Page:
I’ll Have a Vanilla Caramel Latte and That Hacker Over There Will Have All of My Company’s Information
Refuse to Share
Sharing is good, right? Not on public Wi-Fi it isn’t. When working remotely, be sure to check your file and print share options so that you’re not leaving your data out in the open. Since this option enables file-sharing between more than one computer or printer, your private data (or your company’s private data) may be more easily accessed when sharing is left on, especially if it’s not password-protected. This is one of those situations when refusing to share is actually a good thing. Check to make sure your data sharing options are disabled and you have a good chance of KEEPING your private information private.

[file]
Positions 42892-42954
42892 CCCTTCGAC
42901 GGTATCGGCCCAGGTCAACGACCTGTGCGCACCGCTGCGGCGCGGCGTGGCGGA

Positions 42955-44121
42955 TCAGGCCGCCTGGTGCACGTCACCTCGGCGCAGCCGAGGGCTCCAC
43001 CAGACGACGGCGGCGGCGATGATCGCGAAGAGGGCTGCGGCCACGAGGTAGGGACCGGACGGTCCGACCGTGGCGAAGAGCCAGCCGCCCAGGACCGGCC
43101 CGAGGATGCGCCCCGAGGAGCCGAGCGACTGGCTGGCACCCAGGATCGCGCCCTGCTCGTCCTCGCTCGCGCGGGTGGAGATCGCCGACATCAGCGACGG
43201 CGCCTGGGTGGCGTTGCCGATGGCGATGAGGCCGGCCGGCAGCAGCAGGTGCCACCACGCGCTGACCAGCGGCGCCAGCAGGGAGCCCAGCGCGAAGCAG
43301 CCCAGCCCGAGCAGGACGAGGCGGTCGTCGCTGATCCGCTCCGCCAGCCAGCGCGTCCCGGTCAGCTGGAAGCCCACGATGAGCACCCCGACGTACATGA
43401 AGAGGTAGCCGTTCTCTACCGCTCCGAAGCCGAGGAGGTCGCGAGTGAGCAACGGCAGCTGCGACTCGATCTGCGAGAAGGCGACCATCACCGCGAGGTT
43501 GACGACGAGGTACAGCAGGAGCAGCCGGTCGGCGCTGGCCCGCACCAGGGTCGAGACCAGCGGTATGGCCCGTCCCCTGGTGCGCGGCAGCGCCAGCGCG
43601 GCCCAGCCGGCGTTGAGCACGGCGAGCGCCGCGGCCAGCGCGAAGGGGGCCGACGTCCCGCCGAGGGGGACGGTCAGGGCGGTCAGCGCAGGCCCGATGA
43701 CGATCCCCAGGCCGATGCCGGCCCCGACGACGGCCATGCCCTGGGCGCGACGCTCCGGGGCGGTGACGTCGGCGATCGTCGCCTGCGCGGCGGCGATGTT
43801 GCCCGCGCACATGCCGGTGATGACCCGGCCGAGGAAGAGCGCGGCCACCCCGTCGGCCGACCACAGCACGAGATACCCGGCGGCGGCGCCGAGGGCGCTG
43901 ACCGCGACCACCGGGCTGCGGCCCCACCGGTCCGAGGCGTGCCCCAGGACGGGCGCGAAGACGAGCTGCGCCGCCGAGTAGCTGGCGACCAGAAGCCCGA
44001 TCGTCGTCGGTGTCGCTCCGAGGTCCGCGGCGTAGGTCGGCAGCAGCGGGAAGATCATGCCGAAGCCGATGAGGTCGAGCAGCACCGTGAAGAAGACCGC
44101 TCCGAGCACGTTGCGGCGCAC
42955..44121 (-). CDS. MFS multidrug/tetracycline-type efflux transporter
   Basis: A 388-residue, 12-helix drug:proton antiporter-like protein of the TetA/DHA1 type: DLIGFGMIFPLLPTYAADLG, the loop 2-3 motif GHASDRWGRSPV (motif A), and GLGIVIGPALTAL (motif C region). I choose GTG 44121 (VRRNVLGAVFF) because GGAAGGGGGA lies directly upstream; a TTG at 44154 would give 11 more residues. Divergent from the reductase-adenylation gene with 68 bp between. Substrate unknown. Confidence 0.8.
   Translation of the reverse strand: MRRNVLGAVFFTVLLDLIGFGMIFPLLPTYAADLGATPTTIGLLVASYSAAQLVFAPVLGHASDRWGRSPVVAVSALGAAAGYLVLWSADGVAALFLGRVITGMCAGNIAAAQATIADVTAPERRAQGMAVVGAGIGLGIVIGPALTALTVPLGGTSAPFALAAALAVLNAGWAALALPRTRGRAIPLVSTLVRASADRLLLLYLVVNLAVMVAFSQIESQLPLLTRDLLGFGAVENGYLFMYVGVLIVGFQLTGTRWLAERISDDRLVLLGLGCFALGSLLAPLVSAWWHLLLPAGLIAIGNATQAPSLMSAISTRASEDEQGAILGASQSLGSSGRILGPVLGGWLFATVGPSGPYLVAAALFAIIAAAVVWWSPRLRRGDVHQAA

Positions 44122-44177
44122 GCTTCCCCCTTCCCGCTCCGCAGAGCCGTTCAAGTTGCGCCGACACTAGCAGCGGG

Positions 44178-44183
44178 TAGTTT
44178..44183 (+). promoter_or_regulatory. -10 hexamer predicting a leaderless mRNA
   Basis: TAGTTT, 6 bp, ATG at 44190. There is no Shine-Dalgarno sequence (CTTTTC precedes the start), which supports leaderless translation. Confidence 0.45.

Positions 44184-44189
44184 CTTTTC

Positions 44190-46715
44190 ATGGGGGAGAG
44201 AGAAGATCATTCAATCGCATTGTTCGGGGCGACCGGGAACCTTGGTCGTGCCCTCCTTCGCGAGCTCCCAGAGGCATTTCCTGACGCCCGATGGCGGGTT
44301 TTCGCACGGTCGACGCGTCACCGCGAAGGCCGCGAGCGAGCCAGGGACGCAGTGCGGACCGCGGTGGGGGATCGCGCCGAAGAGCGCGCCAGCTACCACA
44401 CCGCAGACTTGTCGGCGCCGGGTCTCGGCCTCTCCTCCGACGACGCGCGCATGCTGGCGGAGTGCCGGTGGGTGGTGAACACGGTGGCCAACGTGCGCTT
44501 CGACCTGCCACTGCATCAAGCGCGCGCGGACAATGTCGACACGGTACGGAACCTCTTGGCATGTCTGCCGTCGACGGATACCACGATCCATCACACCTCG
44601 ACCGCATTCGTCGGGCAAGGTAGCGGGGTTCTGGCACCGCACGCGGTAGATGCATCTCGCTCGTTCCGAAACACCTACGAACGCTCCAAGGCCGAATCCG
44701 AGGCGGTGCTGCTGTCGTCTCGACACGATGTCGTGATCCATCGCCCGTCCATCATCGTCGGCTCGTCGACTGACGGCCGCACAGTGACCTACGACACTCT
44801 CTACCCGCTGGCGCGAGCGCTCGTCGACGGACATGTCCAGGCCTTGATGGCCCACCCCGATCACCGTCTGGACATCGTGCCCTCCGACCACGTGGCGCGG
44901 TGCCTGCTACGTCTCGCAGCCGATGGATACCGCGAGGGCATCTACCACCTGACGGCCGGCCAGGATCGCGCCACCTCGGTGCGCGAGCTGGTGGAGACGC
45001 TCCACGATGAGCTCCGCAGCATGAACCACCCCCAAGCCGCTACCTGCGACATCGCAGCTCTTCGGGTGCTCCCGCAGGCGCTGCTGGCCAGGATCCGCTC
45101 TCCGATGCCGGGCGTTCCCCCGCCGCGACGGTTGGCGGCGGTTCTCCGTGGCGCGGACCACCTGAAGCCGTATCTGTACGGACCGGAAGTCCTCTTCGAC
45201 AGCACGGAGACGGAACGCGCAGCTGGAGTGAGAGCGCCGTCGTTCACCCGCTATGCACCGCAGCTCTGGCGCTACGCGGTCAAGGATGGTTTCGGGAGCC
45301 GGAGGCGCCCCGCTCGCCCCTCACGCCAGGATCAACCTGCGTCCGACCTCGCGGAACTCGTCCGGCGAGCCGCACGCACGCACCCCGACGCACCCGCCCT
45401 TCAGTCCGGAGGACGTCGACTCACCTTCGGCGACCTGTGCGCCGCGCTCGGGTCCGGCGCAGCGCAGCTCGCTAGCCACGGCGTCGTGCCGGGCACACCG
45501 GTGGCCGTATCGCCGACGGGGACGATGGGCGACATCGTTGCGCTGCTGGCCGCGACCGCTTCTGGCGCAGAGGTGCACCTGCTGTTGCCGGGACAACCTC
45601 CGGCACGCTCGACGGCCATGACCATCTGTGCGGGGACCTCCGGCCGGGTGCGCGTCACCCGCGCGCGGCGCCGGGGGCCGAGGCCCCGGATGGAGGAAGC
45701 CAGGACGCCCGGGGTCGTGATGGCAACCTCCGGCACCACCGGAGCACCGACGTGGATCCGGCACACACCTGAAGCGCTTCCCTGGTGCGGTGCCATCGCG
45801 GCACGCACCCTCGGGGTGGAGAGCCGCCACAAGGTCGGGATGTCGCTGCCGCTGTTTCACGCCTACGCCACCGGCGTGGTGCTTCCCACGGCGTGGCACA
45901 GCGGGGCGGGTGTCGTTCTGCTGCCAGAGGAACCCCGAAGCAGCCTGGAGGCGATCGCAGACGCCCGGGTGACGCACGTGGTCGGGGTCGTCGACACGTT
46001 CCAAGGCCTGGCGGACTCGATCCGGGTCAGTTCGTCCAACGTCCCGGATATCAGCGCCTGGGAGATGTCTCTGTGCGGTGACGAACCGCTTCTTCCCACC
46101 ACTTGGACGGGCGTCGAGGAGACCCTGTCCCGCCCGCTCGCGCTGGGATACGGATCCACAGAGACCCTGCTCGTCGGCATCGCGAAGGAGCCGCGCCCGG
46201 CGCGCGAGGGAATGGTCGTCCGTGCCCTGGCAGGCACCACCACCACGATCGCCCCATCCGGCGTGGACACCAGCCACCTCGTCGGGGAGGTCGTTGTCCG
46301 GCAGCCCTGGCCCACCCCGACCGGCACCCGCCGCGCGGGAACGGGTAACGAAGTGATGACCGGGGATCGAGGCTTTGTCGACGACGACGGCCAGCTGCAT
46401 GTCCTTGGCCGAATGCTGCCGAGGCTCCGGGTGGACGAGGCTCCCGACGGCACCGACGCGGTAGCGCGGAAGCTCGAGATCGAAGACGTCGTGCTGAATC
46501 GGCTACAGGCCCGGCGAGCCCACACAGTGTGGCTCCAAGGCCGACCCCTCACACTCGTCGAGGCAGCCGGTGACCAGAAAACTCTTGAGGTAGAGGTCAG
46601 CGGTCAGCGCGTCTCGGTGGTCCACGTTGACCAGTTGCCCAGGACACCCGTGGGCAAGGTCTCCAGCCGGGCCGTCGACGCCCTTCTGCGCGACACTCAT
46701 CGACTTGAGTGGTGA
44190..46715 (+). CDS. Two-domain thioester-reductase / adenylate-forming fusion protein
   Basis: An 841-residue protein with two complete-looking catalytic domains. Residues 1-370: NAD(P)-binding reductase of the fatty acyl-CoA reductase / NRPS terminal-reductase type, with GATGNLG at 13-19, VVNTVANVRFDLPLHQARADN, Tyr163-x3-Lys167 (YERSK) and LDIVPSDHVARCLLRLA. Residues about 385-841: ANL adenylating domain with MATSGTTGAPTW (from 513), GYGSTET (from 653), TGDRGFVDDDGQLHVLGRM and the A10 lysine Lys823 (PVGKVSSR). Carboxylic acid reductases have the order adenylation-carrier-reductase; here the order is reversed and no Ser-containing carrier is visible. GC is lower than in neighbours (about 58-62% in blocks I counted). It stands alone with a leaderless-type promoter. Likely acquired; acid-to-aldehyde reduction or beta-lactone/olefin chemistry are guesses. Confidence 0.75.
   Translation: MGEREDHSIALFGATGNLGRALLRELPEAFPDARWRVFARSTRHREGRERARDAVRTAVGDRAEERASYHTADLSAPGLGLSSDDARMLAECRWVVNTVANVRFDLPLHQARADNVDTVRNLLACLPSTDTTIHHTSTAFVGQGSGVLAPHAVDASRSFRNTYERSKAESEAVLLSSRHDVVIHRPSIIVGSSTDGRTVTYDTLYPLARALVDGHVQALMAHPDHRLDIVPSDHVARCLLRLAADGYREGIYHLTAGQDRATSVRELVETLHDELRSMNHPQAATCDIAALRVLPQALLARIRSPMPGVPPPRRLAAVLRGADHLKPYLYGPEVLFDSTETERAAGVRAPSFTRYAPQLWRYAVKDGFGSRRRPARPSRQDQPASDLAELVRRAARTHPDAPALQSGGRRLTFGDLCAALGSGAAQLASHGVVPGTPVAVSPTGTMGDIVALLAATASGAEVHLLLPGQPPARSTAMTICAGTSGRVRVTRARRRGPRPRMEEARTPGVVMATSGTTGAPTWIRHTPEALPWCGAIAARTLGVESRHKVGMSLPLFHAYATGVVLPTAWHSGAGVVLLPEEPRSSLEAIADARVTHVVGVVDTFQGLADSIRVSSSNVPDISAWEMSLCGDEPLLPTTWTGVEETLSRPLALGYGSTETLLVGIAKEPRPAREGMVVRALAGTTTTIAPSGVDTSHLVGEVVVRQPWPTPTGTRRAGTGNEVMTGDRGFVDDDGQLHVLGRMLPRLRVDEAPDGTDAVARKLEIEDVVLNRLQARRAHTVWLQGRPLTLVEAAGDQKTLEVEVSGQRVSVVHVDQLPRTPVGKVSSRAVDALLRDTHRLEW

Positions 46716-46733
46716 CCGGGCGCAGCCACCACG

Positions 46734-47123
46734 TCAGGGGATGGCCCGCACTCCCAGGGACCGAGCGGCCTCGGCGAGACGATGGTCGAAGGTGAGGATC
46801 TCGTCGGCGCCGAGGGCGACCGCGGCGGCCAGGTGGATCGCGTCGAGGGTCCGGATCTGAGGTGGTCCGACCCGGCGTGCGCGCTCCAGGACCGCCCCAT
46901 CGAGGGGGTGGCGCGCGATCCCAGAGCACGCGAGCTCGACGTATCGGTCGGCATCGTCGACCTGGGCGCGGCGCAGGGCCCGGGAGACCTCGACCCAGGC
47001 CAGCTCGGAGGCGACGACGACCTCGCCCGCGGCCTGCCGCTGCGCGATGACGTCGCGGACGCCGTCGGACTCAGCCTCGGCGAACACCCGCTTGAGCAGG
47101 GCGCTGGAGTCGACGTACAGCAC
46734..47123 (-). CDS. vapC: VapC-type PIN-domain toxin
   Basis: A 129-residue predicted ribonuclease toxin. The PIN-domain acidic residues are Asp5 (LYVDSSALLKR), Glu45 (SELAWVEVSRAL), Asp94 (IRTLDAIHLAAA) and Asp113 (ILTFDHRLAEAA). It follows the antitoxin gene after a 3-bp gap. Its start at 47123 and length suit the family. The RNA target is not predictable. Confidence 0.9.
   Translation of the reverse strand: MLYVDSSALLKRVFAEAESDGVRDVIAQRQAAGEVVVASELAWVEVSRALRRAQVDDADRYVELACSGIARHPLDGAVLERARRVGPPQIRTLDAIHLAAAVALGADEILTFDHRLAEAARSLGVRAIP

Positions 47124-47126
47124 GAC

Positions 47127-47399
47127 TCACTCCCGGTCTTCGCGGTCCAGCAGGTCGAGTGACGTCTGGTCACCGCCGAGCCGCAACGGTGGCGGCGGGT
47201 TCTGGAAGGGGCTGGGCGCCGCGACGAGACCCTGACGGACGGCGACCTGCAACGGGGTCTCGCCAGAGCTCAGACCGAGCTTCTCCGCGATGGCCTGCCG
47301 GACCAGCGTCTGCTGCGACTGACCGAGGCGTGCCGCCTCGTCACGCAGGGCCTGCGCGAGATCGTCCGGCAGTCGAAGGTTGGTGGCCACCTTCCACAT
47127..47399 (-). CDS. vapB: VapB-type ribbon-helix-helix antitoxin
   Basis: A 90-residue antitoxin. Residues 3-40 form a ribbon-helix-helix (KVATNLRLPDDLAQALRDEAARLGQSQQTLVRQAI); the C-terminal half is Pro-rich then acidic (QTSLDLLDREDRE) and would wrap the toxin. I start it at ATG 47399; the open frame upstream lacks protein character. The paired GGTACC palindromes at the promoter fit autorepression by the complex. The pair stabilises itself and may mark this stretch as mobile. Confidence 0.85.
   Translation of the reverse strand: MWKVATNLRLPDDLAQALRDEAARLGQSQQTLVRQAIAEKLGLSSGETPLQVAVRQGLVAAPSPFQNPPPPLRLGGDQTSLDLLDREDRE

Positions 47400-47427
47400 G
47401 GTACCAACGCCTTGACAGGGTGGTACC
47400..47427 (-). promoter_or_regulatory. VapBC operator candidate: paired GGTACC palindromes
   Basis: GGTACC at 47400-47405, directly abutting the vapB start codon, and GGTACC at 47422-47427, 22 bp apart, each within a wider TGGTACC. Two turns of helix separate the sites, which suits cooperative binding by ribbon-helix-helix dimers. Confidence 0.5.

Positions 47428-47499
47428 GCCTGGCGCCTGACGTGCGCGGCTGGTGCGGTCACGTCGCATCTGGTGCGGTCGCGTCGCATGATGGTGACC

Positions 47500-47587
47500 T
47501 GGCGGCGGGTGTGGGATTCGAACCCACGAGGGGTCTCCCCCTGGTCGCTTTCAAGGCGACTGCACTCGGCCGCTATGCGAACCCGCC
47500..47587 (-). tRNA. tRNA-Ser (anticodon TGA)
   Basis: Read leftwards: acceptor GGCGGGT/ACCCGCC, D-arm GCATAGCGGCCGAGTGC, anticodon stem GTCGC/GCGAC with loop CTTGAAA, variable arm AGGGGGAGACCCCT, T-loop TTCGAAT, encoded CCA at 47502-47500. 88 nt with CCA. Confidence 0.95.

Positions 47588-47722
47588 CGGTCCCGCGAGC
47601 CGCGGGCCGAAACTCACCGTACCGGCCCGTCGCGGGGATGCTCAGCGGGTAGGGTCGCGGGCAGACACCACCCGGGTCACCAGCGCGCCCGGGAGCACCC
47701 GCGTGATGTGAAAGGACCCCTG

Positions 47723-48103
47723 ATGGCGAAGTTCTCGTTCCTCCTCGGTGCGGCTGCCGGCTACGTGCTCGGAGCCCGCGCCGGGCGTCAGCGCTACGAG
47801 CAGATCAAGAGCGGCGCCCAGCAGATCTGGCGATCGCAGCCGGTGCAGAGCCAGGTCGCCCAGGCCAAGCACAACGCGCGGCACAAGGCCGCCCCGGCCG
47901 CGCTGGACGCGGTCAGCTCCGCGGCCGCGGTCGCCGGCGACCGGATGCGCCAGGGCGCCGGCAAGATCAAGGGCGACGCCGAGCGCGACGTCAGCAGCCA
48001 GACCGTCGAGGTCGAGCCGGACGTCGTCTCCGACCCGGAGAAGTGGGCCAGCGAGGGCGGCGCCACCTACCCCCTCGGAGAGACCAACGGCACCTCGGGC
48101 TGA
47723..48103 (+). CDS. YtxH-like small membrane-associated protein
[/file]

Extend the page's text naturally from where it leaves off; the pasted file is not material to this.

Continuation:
Do You Really Need to Connect?
It’s almost automatic when using a public network to log on, and then just stay connected for the duration of your visit. If you only need to access a certain amount of information online, and can then log off and continue to work offline, be sure to do so. You limit your exposure to hackers the less time you spend actually connected. It’s also a good idea to double-check the name of the Wi-Fi connection before logging in. Sometimes similar-sounding networks are created by hackers to collect passwords and other information, so be sure the one you are logging into is actually the one you want. Usually you will be asked for a password, which also helps ensure security.
Look Over Your Shoulder
It goes without saying that you should always be aware of those around you and to never leave sensitive data or information lying around. If possible, do your banking or expenses at home. Pay your bills somewhere else. Don’t enter your credit card information or account numbers over a public Wi-Fi connection if you don’t really need to.